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March 21, 2016 / BTM

20 b4 twenty: The Basic Facts that Everyone Agrees on About Jesus’ Death and Resurrection

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This is the sixth post in a series on the twenty things everyone should know before they reach the age of twenty.

Something you must know by the time you reach twenty is that there are five minimal facts that virtually all New Testament scholars – Christian or skeptic – agree to be strongly evidenced and historical concerning the death and alleged resurrection of Jesus. These facts have been established through the same methods scholars would use to validate information in any other book of antiquity.

These five facts are not disputed by the overwhelming majority of experts.

Someone who refuses to accept these minimal facts is taking a position that even the majority of skeptical (non-Christian) New Testament scholars in this field (the people who should know) will reject. In that case, the burden of proof (the requirement to prove their point) is on the skeptic’s shoulders, not yours.*

With no further ado, here are the five strongly evidenced facts about Jesus death and alleged resurrection:

  1. Jesus died by crucifixion.
  2. Jesus’ tomb was found empty (of his body).
  3. The disciples claimed to have seen a resurrected Jesus.
  4. Jesus’ disciples had an early and sudden belief in the resurrection (i.e. this was not something that was invented by Christians centuries after the fact).
  5. Paul (an enemy to Christianity) and James’ (a skeptic of Jesus) change of heart to accepting Jesus as God.

Even if we threw out the Bible entirely, these minimal facts are documented in ancient texts outside the Bible written by Christians and non-Christians. That’s why they are so accepted, even by skeptics.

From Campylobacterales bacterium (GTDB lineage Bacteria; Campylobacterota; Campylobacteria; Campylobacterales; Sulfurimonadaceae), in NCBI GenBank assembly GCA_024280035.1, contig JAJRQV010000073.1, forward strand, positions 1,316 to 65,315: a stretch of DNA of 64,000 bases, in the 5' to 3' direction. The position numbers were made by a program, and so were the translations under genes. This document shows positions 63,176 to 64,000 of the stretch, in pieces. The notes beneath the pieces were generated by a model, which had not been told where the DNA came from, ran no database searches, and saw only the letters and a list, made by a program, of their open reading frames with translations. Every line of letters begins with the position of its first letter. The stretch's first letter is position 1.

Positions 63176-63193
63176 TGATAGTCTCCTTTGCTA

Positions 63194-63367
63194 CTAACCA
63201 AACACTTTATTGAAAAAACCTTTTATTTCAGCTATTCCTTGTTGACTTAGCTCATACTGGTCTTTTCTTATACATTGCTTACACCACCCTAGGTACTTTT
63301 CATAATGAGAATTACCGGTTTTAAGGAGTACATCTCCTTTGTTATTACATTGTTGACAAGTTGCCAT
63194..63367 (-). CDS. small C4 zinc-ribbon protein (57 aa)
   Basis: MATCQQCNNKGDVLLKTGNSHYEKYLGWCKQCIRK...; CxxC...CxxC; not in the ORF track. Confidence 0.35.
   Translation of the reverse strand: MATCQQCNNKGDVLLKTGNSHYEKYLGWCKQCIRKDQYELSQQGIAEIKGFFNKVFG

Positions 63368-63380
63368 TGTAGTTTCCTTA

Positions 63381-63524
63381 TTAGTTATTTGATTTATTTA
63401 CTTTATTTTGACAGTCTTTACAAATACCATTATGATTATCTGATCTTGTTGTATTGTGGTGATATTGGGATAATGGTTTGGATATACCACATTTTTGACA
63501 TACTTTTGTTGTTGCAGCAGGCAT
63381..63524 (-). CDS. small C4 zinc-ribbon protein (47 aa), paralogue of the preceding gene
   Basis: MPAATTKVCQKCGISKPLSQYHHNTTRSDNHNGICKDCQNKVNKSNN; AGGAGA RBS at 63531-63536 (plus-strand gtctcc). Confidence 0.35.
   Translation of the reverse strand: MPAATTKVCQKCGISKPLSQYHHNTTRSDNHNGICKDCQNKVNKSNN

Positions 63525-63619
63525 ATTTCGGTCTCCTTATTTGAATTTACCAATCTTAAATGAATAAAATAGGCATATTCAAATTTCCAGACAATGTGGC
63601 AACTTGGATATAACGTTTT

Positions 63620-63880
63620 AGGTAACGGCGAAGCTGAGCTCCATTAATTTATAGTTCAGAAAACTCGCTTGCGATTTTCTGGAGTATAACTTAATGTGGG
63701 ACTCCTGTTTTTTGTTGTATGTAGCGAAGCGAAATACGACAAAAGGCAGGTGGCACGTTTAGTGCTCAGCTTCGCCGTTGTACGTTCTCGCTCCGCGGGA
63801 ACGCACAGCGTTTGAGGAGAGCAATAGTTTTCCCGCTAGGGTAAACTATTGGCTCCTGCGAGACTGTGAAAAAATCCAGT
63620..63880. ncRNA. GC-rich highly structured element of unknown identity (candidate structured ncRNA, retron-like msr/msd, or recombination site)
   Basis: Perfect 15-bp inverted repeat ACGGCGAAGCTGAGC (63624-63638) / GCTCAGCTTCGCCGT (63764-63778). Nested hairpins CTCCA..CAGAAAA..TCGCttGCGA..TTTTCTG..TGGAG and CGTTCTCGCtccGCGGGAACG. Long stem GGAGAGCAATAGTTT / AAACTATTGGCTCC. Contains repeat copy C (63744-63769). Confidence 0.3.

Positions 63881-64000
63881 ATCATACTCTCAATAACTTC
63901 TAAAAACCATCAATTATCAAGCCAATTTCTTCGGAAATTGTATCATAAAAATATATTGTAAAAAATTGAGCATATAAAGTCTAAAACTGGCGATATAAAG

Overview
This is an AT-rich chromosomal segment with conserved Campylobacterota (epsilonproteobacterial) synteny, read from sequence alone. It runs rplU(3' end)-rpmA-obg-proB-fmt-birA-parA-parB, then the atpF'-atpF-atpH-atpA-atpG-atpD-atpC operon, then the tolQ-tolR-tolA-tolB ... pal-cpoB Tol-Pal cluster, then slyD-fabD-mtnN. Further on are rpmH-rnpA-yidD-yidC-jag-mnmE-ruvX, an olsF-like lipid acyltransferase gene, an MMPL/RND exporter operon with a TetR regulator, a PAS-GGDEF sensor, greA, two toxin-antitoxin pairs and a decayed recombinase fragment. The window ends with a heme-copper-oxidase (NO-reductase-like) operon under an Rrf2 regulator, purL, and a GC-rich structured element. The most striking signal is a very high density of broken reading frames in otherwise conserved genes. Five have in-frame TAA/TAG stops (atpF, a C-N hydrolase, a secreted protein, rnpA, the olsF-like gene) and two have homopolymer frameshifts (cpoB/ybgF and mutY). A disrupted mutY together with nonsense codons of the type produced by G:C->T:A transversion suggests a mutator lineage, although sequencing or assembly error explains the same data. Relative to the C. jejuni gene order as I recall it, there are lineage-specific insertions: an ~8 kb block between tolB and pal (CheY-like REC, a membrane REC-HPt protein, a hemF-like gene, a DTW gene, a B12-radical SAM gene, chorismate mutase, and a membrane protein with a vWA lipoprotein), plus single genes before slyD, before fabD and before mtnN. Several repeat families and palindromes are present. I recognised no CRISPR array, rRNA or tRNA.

Then why all the debate about whether or not Jesus really rose from the dead?

I said that the facts are not under debate. But, the interpretation of these facts is. There are many rival explanations for these facts.Many feel that there it not one logical conclusion to explain these accepted facts. There are many competing explanations.

Let’s investigate some of the most significant explanations for these facts to determine which is the best. As always, the best explanation will have the best explanatory power for all of the data (all of the minimal facts). In keeping with good detective skills, it is often the simplest, most straightforward explanation that is the correct one (the one where there are no backflips required to make the explanation fit the facts). This is an exercise that you could do as a family, with a Bible Study group, or by yourself.

Consider the minimal facts stated above and ask yourself:

1. What are the possibilities that would explain the change in the disciples (#4)?

2. What are the possibilities that would cause a skeptic (James) and enemy (Paul) of Jesus to end up being martyred for belief in something that they were once hostile to?

Now, consider this list of some of the more popular explanations for the minimal facts. (For an exhaustive list, see Habermas and Licona’s The Case for the Resurrection of Jesus. I highly recommend this book.).

a) Jesus wasn’t really dead (He survived the crucifixion).

b) Jesus’ disciples moved the body and lied about the resurrection.

c) The Jews, Romans or somebody else moved the body and lied about it.

d) The early church hallucinated the resurrection appearances (swoon theory).

e) The resurrection account was embellished over time.

f) Being willing to die for one’s belief does not prove that it is true (the disciples were deluded).

g) Jesus had a twin brother who posed as Jesus after Jesus died (the resurrection was faked).

h) Jesus rose bodily from the dead and appeared to the disciples.

Referring to the list of minimal facts, assess each of these explanations to see which provides the best explanation for all of the facts.

The answers follow below. If necessary, use the first answer to help you get a feel for how to assess the various explanations of the resurrection based on the minimal facts.

1) Jesus wasn’t really dead (He survived the crucifixion).

  • Crucifixion is brutal and lethal. It is reasonable to conclude that it is impossible to fake your own crucifixion. It would be very unlikely that Jesus could be speared in the side and still pretend to be dead.